In Herrera v. Allianceone Receivable Management, Inc., 2016 WL 7048318, at *8 (S.D.Cal., 2016), Judge Moskowitz granted summary judgment to debt collector on the basis that the debt collector did not know that the information it furnished to a CRA was inaccurate at the time it furnished the information.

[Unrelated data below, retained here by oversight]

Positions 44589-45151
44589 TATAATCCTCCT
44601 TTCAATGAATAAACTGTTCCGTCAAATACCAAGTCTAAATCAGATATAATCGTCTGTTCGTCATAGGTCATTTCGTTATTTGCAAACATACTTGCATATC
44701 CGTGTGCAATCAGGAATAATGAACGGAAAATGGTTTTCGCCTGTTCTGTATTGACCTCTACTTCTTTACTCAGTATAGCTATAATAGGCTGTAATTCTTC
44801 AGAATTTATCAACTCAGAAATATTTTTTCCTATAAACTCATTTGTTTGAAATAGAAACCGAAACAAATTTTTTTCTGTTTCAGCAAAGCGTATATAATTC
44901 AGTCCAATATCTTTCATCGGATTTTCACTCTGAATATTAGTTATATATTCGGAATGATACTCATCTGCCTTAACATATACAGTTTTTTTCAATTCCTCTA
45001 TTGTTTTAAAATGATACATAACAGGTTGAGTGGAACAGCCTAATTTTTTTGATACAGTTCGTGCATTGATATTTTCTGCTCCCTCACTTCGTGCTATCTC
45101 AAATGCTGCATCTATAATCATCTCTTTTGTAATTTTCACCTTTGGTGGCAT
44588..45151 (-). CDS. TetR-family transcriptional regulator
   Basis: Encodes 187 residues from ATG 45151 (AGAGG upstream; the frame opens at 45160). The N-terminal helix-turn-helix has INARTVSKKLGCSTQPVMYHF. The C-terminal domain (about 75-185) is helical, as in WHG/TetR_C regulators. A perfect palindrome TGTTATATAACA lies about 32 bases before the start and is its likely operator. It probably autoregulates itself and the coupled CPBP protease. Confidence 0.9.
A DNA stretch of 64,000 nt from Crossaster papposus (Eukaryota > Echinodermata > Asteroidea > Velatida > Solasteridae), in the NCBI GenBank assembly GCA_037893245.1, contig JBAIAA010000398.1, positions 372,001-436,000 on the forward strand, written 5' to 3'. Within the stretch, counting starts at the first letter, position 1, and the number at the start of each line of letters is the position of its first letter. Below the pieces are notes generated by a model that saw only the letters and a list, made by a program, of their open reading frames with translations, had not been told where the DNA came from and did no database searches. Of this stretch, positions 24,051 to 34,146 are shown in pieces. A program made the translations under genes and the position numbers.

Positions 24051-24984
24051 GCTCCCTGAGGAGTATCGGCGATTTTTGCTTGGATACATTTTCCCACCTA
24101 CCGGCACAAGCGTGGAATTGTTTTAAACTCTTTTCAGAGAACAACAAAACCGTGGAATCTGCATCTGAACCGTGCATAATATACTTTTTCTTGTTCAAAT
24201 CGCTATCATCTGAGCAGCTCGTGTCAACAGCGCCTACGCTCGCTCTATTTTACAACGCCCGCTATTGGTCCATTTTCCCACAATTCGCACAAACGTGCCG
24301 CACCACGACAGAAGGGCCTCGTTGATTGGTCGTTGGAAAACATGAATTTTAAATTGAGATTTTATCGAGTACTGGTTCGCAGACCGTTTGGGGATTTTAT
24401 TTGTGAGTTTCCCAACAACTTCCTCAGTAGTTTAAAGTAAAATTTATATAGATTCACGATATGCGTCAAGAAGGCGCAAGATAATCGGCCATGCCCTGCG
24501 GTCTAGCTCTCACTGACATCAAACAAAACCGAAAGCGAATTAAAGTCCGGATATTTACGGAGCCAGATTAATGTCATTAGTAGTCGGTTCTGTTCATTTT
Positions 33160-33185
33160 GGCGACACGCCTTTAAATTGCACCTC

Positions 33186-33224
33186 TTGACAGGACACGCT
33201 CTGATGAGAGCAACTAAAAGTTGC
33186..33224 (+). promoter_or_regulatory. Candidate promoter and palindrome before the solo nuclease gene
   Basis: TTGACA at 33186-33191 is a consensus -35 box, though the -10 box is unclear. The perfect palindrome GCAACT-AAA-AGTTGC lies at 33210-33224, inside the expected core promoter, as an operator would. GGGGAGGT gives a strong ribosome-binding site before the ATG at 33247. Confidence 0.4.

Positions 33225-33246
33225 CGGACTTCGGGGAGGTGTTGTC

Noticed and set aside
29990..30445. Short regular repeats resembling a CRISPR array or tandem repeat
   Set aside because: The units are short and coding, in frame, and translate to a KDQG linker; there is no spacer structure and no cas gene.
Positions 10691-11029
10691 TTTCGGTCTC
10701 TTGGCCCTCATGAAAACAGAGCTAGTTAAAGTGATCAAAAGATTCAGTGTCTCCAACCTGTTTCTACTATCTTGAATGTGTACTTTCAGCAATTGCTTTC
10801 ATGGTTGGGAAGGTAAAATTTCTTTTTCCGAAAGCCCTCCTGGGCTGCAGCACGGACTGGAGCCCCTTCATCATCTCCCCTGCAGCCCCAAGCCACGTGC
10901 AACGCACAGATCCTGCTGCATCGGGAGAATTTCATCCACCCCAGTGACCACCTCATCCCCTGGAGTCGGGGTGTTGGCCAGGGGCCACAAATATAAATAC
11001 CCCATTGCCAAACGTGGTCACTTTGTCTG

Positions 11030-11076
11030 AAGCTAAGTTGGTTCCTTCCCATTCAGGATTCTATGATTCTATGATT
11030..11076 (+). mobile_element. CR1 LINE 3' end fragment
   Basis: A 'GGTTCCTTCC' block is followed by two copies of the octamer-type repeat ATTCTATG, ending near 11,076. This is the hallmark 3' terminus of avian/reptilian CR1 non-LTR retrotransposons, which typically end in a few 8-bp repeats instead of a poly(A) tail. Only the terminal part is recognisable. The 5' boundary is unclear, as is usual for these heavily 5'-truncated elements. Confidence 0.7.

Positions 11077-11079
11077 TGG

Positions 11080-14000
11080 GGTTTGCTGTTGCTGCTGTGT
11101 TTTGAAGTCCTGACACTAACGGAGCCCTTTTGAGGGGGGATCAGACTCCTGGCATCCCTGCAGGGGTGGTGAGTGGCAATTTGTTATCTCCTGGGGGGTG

Defendant moves for summary judgment on this claim, arguing that there is no evidence that it knew or should have known any information it may have reported was inaccurate or incomplete. (Def.’s MSJ at 26.) Plaintiffs alleged that Defendant notified the CRAs that Plaintiffs owed debts sometime in September 2010. (Compl. ¶ 13.) Plaintiffs argue that before reporting to the CRAs, Defendant knew or should have known of the inaccuracies. They cite to interrogatory answers to support the fact that they told Defendant about the identity mistake in 2010. (Decl. of Salim Khawaja in Supp. of Pls.’ Opp’n, ECF No. 102-3, Ex. 5, 3–5.) Plaintiffs state that the telephone calls and messages from Defendant started around 2010 or 2011. Plaintiffs specifically states “[w]hen I was finally able to speak with one of [the] company representatives, I informed [Defendant] about the wrong person.” (Id.) Plaintiffs never specify whether this conversation took place before or after September 2010. (Id.) The answers to Defendant’s interrogatories do not set forth sufficient facts to establish a genuine issue of material fact as to whether Defendant knew or should have known of the discrepancy before furnishing information to the CRAs.